MAGA Attorney General Candidate Has Soft Spot for Shady Corporations

Representative Dan Bishop, a far-right Republican from North Carolina who is currently campaigning to be the state’s attorney general, is portraying himself as a champion for the little guy. Just this week, he promised a “reckoning” against the “gangster government.”

But Bishop’s track record shows a tendency to side instead with the rich and powerful—no matter how bizarre the case. His “gangster government” comment wasn’t about a federal government infringing on constituents’ rights, but about Donald Trump being found guilty of felony business fraud by a jury of his peers.

Bishop also doubled down on his position that the trial was “rigged” with a wildly offensive comment.

“They go into a place where they know the fight is unfair. It’s as bad as it was in Alabama in 1950 if a person happened to be Black in order to get justice, and that’s what they did in New York. So, it was fundamentally rigged,” he said on an episode of The Pete Kaliner Show.

Bishop, who has only been a congressman since 2023, is seeking to replace his home state’s Democratic Attorney General Josh Stein. (Stein is running for governor against Hitler-quoting Republican Mark Robinson.) Bishop must defeat his congressional colleague, Democratic Representative Jeff Jackson, a former prosecutor.  

While Bishop’s own website touts his experience as a “tenacious litigator, handling complex commercial cases,” he has never served as a public prosecutor. And during his legal career, Bishop rarely, if ever, defended the very people he would be meant to protect as attorney general.

Online records—only made available in recent months as North Carolina switches to an online court filing system—show that while working as an attorney, the Republican lawmaker repeatedly defended the rights of shady corporations that had taken advantage of consumers in his home state. 

One of the most egregious cases began in 2002, when Bishop defended Fischer-Schindler, LLC, which was accused of stealing at least $1 million from plaintiff Larry Black through an invented investment scheme. In court documents, Black’s attorney described the alleged blatant theft: “To say Defendants engaged in an elaborate ‘Ponzi’ scheme is probably an insult to the late Mr. Ponzi.”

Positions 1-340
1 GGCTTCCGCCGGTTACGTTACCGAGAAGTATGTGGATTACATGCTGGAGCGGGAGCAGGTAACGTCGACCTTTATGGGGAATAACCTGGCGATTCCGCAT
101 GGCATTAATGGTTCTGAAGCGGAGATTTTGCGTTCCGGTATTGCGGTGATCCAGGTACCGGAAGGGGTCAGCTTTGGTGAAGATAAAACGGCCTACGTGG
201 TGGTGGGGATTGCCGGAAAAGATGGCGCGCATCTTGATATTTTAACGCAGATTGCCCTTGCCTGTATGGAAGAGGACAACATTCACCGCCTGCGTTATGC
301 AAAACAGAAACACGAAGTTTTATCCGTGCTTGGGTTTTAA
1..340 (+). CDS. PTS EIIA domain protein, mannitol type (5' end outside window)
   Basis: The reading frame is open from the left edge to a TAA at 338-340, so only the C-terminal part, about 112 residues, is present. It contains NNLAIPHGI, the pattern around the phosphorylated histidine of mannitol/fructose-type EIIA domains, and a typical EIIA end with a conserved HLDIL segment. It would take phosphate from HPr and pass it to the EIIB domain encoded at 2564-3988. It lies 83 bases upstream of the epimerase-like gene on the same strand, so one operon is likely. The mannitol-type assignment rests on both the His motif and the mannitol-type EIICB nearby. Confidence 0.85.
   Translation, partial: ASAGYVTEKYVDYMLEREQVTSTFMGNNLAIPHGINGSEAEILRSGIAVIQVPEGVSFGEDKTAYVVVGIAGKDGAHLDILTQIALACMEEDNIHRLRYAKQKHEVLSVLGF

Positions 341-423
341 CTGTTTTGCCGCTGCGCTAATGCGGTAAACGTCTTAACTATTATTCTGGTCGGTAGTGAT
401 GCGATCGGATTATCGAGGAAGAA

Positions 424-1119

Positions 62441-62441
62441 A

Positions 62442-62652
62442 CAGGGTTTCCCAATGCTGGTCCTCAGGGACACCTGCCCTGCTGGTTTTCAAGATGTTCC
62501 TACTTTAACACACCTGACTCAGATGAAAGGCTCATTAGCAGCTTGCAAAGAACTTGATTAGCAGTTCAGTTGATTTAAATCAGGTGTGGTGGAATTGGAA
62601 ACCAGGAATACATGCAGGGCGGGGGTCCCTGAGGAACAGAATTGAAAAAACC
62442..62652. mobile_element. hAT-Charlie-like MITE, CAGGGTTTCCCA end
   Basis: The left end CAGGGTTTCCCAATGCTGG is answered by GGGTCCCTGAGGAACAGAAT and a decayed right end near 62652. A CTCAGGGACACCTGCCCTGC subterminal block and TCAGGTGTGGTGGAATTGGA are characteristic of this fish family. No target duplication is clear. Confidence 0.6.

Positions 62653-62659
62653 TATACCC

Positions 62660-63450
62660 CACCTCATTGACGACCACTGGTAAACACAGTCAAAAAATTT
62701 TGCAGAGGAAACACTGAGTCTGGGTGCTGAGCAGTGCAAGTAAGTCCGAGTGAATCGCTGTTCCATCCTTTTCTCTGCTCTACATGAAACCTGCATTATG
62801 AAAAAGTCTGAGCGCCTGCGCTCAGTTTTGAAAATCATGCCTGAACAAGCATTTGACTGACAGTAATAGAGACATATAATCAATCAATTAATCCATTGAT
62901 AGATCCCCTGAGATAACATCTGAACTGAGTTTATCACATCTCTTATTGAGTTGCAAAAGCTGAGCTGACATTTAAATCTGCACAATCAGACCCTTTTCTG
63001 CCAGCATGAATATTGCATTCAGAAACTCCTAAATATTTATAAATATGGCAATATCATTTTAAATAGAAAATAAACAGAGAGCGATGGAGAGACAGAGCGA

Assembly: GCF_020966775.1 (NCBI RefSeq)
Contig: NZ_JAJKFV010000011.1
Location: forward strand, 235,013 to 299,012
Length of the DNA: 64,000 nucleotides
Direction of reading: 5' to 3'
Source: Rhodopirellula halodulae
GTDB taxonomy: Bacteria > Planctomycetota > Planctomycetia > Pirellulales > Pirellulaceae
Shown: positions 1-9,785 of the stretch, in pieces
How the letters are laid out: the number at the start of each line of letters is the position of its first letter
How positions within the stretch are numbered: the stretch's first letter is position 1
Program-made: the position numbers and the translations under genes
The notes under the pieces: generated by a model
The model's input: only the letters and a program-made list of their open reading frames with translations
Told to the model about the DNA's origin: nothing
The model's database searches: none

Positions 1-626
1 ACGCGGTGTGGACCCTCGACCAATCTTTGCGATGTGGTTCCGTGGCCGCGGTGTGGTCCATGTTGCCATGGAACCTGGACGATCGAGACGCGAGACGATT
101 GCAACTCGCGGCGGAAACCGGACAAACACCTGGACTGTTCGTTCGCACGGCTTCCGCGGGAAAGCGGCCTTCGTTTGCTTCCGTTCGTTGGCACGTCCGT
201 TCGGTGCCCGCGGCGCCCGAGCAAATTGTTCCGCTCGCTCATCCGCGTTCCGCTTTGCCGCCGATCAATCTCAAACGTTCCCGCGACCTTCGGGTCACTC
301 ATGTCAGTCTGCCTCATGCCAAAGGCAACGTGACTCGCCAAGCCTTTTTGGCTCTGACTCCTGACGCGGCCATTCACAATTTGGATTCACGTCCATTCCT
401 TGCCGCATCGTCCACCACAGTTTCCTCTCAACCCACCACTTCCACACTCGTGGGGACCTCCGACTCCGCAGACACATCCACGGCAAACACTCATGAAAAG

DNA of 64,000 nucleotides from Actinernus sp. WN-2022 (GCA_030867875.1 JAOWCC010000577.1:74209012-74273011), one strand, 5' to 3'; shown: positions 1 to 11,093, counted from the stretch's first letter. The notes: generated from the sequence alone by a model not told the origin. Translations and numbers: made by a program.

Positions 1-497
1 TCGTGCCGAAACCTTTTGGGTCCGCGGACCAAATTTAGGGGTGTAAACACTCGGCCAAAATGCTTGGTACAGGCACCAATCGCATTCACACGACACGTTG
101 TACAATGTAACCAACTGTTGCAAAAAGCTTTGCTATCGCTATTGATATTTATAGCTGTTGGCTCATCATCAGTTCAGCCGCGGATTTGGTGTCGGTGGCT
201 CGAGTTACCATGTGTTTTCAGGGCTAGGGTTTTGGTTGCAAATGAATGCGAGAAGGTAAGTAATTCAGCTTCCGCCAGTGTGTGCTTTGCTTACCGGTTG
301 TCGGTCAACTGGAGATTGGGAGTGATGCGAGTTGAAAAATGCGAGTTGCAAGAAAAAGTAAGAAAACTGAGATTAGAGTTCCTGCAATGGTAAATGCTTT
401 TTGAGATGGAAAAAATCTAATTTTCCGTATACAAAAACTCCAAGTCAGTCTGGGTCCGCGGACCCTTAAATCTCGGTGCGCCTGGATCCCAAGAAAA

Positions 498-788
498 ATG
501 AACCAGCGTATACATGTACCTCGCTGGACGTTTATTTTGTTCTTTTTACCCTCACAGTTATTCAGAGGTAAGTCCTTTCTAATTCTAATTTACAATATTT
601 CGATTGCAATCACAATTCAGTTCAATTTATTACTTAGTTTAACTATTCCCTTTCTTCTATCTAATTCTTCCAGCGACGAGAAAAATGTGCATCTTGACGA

Six years later, District Judge Richard Vorhees sided with Black and ordered the defendants to pay him $1 million, plus interest. It’s likely Black received even more in treble damages, a statute for certain cases that requires the court to triple the amount of damages owed to a plaintiff. 

Also in 2002, Bishop also defended a company that was accused of racial discrimination toward one of its employees, allegedly denying her promotions due to her race. The parties eventually reached a private settlement, ending the case. 

In 2009, Bishop represented Charlotte Hanson, who, with her husband Sidney, was accused of operating a Ponzi scheme that targeted retirement-age people, raising around $32.5 million from approximately 500 clients. While the Hansons had promised high returns on supposed investments, court documents alleged that they instead used the money to fund a lavish lifestyle for themselves of resort vacations and private plane rentals, as well as making payments to agents who supplied their scheme with new customers interested in purchasing so-called “private loan agreements.” 

Two years later, a district court judge ordered the couple to pay $23 million in restitution, plus interest, to their victims, as well as a a $1.2 million fine to the Commodity Futures Trading Commission. Sidney was sentenced to 22 years in federal prison.

In 2011, Bishop helped defend Fuzion Investment Capital (FIC), which was accused of wrongfully terminating an employee, Jeffrey Stec, who was “rendered destitute” by the firing, according to the lawsuit. Stec alleged that after he sold his fitness center company to FIC as part of a bankruptcy deal, with FIC promising that he would be able to buy the company back, FIC underpaid him to the tune of $80,000 in owed wages and fired him and terminated his management rights without proper cause—canceling his family’s health insurance in the process. The case has not yet been resolved.

That year, Bishop also represented a group of businessmen who were accused of engaging in an “active conspiracy” to defraud a 78-year-old woman who was recovering from heart surgery, according to the lawsuit. 

The New Republic contacted Bishop’s office for comment on his legal history, but he did not respond by time of publication.

Although Bishop promises on his campaign website to “defend the rule of law” and “protect North Carolina,” his professional history indicates that, if elected, he would do anything but.

Over the past two years, an increasing number of state attorneys generals have wielded outsized influence and power, protecting the privileged while pushing through cruel regulations that target some of the most vulnerable communities. They also have a tremendous influence over how laws are implemented and prosecuted. 

It’s possible that Bishop’s career is merely the result of meeting the obligation of a good lawyer and representing all manner of clients. But it could also be a clear indicator of the people he actually intends to protect if elected attorney general. And if that’s the case, then North Carolinians will pay the highest cost.